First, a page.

- A record of professional publication of previous projects
- Allowing enough time for analysis before deadlines (analysis typically takes 3-6 months.
Deadlines for Submission
Proposals are accepted two times per year on either April 15 or October 15. Completed proposals must be received before these dates. Late or incomplete submissions will be either held until the following acceptance date or returned to the applicant. Electronic submission as a single PDF file is encouraged.
Application Forms and Example Proposal
Applications for the NSF-support program can be downloaded in either PDF or RTF format. The PDF format will work with the Adobe Acrobat software, and the RTF format will work in most word-processing programs (e.g., MS Word, WordPerfect, etc.).
To aid in the preparation of high-quality proposals, the laboratory has made available a previously accepted application. This is a well-designed proposal, and applicants may benefit from reading it.
Proposal Review Process
The review process for projects seeking NSF support takes about six weeks. An anonymous advisory committee will evaluate each proposal for (1) scientific merit of the proposed research; (2) appropriateness of the proposed analysis to the specific project; and (3) the principal investigator's research record or other evidence of research potential. The evaluations will be used to rate each proposal. Final selection and scheduling of projects receiving support are the responsibility of the Archaeometry Lab at the University of Missouri. Only high-quality proposals will be selected for support
Project Publications and Reports
All publications and reports presenting data obtained through this NSF-sponsored program at the MURR must acknowledge support from our NSF grant and must be considered as collaborative projects with the MURR staff members involved. The University of Missouri is obligated to submit an annual report to the NSF summarizing activities under this program. Therefore, participants are required to send copies of all theses, reports, and publications resulting from this support to Dr. Glascock as soon as available.
Allowable Charge Reductions
If your project is approved, the charges eligible for reduction under this program include irradiation services, equipment utilization fees, and technical assistance by MURR staff. Costs for which investigators must reimburse MURR are those required to recover costs for supplies consumed. The rates for recovery of costs for supplies consumed by NAA (Table 1), XRF (Table 2), and ICP-MS (Table 3) are listed in the table below.
||Charge per Sample
|Pottery and fired-clay briquettes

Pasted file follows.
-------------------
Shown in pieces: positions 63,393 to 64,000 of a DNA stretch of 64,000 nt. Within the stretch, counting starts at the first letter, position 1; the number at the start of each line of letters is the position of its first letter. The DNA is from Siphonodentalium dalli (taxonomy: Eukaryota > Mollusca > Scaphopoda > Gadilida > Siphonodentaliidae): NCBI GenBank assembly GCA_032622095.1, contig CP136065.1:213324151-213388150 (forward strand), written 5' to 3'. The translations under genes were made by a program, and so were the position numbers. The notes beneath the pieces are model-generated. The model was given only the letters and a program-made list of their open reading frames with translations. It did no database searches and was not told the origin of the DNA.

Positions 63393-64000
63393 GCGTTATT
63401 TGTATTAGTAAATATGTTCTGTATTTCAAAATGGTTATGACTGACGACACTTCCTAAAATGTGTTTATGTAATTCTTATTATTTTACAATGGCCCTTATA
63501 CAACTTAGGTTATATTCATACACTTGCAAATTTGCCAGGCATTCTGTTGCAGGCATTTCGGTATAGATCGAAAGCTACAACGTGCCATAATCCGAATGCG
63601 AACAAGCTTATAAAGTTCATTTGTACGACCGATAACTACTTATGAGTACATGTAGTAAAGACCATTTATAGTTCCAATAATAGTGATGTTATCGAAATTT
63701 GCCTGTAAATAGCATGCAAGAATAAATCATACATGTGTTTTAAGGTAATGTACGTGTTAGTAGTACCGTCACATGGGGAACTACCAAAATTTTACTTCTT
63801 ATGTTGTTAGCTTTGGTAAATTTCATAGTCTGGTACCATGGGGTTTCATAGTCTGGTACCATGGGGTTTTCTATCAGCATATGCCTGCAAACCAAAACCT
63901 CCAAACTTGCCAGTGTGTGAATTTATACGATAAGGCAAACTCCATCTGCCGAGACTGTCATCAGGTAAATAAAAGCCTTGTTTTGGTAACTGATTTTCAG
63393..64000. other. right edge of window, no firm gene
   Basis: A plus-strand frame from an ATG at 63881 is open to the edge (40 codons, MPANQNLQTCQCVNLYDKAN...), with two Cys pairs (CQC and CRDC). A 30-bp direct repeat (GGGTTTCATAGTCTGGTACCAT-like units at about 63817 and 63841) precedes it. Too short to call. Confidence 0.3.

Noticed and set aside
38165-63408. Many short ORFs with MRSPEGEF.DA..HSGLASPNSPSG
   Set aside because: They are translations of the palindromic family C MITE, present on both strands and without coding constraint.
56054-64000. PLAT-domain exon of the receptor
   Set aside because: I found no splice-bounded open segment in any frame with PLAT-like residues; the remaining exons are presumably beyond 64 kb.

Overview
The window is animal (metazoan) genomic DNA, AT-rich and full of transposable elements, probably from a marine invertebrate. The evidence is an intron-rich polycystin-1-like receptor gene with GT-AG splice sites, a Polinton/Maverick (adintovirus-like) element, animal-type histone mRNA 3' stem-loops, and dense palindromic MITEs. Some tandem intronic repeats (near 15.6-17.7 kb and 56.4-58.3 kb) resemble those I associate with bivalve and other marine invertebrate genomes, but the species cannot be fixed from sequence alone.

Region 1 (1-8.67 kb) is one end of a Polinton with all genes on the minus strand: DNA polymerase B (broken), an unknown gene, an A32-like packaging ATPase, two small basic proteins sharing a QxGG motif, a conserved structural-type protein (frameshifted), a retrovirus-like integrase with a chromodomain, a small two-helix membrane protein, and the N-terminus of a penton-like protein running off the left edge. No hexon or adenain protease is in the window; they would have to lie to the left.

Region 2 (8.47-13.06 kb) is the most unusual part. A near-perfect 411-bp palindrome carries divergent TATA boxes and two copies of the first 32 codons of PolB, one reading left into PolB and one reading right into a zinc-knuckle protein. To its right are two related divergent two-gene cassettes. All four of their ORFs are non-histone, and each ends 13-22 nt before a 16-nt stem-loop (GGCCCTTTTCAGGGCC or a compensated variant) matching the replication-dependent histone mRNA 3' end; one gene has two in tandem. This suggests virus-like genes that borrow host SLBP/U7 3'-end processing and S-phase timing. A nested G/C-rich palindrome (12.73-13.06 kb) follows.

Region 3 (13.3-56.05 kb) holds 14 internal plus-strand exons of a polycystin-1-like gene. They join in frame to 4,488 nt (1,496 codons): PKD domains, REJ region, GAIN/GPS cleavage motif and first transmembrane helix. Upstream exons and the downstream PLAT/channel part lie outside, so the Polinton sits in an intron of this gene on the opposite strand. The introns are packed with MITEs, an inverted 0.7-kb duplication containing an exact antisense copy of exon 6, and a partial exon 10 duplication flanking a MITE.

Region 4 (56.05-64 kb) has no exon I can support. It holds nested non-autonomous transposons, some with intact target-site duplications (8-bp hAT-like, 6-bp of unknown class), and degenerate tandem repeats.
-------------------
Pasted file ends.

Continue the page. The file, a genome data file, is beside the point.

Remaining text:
|Clays and soils subject to USDA APHIS
|Obsidian artifacts by short irradiation NAA only
||Obsidian, chert, basalt, and similar geological materials by short and long NAA
Table 1. NSF-subsidized project rates per sample for NAA by both combined short and long irradiations.
|Hematite, ochre, and geological matrices requiring grinding/powdering and long NAA
Please contact the lab to discuss analysis of any other archaeological or geological material by NAA.
||Charge per Sample
|Pottery to be powdered and analyzed as pressed pellets
|Basalt and other rocks to be powdered and analyzed as pressed pellets
|Obsidian analysis by non-destructive XRF
Table 2. NSF-subsidized project rates per sample for XRF.
|Non-destructive XRF of materials other than obsidian
Please contact the lab to discuss analysis of any other archaeological or geological material by XRF.
|Characterization of sample surfaces (e.g., glazes, paints, glass beads) by LA-ICP-MS
|Characterization of bulk samples (e.g., pottery, basalt, soils, rocks, etc.) by microwave-digestion ICP-MS
Table 3. NSF-subsidized project rates per sample for ICP-MS.
|Measurement of isotope ratios (Sr isotopes, Pb isotopes, Uranium isotopes) by multi-collector ICP-MS
Please contact the lab to discuss analysis of any other archaeological or geological material by ICP-MS.
Please contact the lab to discuss analysis of any other archaeological or geological material by NAA, XRF, or ICP-MS. Reduced charges for other sample matrices will depend upon a number of factors, including the sample matrix, suitability of the method, and complexity of the analytical problem. As a consequence, the analytical problem(s) must be evaluated before an estimated charge is recommended.
Whom to Contact and Where to Send
By Regular Mail:
Dr. Michael D. Glascock
University of Missouri
Research Reactor Center
1513 Research Park Drive
Columbia, MO 65211
Research performed by the Archaeometry Laboratory at MURR after August 2014 is supported by the National Science Foundation under our current grant number 1415403. Earlier research was supported by several NSF grants including the following: 1110793, 8801707, 9102016, 9503035, 9802366, 9977237, 0102325, 0405042, 0504015, 0802757, 0922374, and 0802757. Any opinions, findings and conclusions or recommendations expressed in this material are those of the authors and do not necessarily reflect the views of the National Science Foundation.
Last Updated on May 14, 2015
University of Missouri–Columbia